At the end of J-term, BiHall’s Great Hall was transformed for a day into a gallery housing an art show that brought together science, feminism and art. Co-organizers Mikayla Hyman ’20 and Mika Morton ’19 set up an open square of large display boards and invited students to peruse the art pieces, which ranged from paintings to collages to poetry.
“We’re in BiHall because we wanted to engage with the space where science majors are,” Hyman said. “The point of this is to really engage in conversation and raise awareness about the importance of feminist science.”
One of the most prominent pieces in the exhibit was a painting of a naked female body, designed to appear as if from the perspective of a woman looking down at herself. When the viewer looks at the painting, it was as if he or she was looking down at his or her own breasts and bulging stomach.
“A lot of the guys who have come to the exhibit haven’t recognized what the painting is of” Morton said. “I think they’re just not used to looking at a female body from that perspective.”
Hyman and Morton were inspired to organize the art show by an assignment in their organic chemistry class. The assignment was to pick a chemical compound and present it to the class in some creative way. A classmate created a watercolor painting of a molecule as a female form. Both Hyman and Morton were struck by the beauty of the painting, as well as the blend of disciplines.
By bringing science and feminism together in an art show, Morton and Hyman hoped to start conversations and to show viewers how much either discipline could benefit from the other.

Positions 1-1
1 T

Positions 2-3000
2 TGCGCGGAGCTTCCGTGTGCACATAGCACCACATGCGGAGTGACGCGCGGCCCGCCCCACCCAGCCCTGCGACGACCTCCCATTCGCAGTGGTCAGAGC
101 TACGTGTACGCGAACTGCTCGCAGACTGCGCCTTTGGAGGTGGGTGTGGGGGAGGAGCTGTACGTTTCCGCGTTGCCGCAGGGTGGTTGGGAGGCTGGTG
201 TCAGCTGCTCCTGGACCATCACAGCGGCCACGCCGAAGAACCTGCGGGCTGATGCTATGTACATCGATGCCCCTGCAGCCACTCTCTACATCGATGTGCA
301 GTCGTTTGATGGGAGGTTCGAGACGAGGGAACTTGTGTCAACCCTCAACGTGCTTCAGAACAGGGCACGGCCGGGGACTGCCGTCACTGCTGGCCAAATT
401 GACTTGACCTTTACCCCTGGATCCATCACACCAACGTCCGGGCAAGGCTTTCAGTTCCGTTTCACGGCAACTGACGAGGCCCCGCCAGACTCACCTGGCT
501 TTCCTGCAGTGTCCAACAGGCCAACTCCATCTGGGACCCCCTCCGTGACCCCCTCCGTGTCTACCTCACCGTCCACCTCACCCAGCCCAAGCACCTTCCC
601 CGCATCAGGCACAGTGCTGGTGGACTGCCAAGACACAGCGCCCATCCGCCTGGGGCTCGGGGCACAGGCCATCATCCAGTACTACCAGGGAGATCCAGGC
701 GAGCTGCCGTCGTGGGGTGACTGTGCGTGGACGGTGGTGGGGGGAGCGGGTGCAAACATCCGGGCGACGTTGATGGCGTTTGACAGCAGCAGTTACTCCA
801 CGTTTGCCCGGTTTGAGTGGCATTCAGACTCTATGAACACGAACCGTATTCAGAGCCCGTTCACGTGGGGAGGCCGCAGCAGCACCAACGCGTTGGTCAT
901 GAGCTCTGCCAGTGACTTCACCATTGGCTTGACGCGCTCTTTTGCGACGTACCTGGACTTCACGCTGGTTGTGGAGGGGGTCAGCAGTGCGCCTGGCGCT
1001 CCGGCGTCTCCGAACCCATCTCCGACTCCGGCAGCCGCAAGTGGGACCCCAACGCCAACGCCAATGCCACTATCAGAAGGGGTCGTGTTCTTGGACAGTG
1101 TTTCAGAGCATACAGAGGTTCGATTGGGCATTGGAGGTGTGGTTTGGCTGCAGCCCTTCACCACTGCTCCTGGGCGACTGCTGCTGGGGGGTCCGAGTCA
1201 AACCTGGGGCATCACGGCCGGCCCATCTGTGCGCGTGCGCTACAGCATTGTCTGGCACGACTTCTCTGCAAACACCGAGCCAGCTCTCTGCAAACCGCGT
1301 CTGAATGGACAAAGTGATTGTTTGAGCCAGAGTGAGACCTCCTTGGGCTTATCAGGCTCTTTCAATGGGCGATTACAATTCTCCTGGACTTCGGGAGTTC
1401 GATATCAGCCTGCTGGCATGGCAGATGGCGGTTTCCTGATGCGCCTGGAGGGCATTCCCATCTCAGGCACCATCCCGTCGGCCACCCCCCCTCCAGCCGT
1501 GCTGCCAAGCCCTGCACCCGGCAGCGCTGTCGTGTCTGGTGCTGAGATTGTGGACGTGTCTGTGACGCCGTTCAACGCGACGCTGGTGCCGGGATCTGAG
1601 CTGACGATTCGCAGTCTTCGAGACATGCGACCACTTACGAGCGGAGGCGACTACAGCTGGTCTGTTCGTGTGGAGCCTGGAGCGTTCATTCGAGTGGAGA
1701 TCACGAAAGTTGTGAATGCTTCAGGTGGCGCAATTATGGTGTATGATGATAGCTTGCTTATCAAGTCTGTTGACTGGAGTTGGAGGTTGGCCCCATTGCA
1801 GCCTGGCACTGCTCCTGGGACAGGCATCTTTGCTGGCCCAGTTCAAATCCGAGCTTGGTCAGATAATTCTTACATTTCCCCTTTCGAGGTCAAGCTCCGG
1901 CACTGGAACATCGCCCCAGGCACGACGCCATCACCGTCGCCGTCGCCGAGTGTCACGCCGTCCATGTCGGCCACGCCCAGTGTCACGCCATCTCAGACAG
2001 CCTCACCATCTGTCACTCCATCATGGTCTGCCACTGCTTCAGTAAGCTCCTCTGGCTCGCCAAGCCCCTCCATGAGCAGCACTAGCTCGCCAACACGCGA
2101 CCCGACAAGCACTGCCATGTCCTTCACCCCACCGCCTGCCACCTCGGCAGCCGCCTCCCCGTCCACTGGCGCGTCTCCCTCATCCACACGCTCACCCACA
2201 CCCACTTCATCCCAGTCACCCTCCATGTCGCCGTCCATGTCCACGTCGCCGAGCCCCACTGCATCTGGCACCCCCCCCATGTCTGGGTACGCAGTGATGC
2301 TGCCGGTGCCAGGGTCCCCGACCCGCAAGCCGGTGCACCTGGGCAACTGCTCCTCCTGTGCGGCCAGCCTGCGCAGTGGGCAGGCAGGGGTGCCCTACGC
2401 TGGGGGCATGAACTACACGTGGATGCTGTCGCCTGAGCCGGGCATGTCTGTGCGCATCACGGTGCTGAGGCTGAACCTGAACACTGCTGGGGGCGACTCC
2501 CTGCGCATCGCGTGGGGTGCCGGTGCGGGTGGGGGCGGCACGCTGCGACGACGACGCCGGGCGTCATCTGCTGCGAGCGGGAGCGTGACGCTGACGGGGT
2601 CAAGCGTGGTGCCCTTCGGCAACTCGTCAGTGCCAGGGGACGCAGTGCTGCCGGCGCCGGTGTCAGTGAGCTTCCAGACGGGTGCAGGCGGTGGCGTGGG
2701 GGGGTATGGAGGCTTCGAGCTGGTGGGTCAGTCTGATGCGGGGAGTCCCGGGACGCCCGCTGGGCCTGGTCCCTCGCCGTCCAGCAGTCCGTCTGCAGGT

“Feminism is about taking the time to understand, respect and value other points of view, especially underrepresented ones,” Hyman said. “Science is all about learning new information through a rigorous and highly reliable process. I think that when trying to learn new things, more perspectives contributing to an answer can only lead to a more universally correct truth. Feminist science is responsible science.”
“Feminism is important when you’re doing your science and thinking about how you phrase your questions, who your research team is, and whom you are researching,” Morton said.
Gender bias plays a huge role in how we think about and conduct science. It affects the language we use – Morton recalls a freshman year biology textbook that referred to sperm as “stripped down speedsters,” whereas eggs were described as passive support systems. It affects how we approach diseases – considered a disease of men, Coronary Heart Disease has been understudied, underdiagnosed, and undertreated in women even though the mortality rate is greater for women than for men. And it affects how we conduct experiments.
In biomedical research and preclinical trials, researchers use animals for their experiments. These animals, however, are overwhelmingly male. A University of California, Berkeley analysis of published research found gender bias in eight out of ten scientific disciplines.
The biggest offender was neuroscience, which had 5.5 single-sex studies of male animals for every 1 single-sex study of female animals. Traditionally scientists have used male animals over female animals to avoid complications from variability due to reproductive cycles and hormonal fluctuations. There is, however, research indicating that variability is not significantly greater in females as compared to males.
Some scientists believe that findings in males can be generalized to females. Sex differences, however, have real effects. For example, researchers have demonstrated that female rodents process pain through different immune cells than male rodents. This may affect how women versus men respond to pain medication.
Using male animals has meant that when drugs hit the market searchers know much more about the drug’s effect on men than on women.